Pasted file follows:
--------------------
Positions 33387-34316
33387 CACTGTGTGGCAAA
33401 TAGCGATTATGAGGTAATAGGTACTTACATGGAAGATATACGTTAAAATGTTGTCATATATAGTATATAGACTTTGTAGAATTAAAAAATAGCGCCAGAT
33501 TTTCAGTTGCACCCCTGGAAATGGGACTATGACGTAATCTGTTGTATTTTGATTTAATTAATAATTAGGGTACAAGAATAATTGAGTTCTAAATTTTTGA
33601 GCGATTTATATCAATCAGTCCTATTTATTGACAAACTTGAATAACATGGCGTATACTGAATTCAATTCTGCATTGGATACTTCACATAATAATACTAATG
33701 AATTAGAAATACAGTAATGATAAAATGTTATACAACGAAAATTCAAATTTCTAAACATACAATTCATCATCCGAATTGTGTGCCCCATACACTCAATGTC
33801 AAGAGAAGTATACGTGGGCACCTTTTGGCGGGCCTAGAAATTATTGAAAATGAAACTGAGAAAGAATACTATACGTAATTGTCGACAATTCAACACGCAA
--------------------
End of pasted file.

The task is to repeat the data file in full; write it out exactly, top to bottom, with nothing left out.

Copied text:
Positions 33387-34316
33387 CACTGTGTGGCAAA
33401 TAGCGATTATGAGGTAATAGGTACTTACATGGAAGATATACGTTAAAATGTTGTCATATATAGTATATAGACTTTGTAGAATTAAAAAATAGCGCCAGAT
33501 TTTCAGTTGCACCCCTGGAAATGGGACTATGACGTAATCTGTTGTATTTTGATTTAATTAATAATTAGGGTACAAGAATAATTGAGTTCTAAATTTTTGA
33601 GCGATTTATATCAATCAGTCCTATTTATTGACAAACTTGAATAACATGGCGTATACTGAATTCAATTCTGCATTGGATACTTCACATAATAATACTAATG
33701 AATTAGAAATACAGTAATGATAAAATGTTATACAACGAAAATTCAAATTTCTAAACATACAATTCATCATCCGAATTGTGTGCCCCATACACTCAATGTC
33801 AAGAGAAGTATACGTGGGCACCTTTTGGCGGGCCTAGAAATTATTGAAAATGAAACTGAGAAAGAATACTATACGTAATTGTCGACAATTCAACACGCAA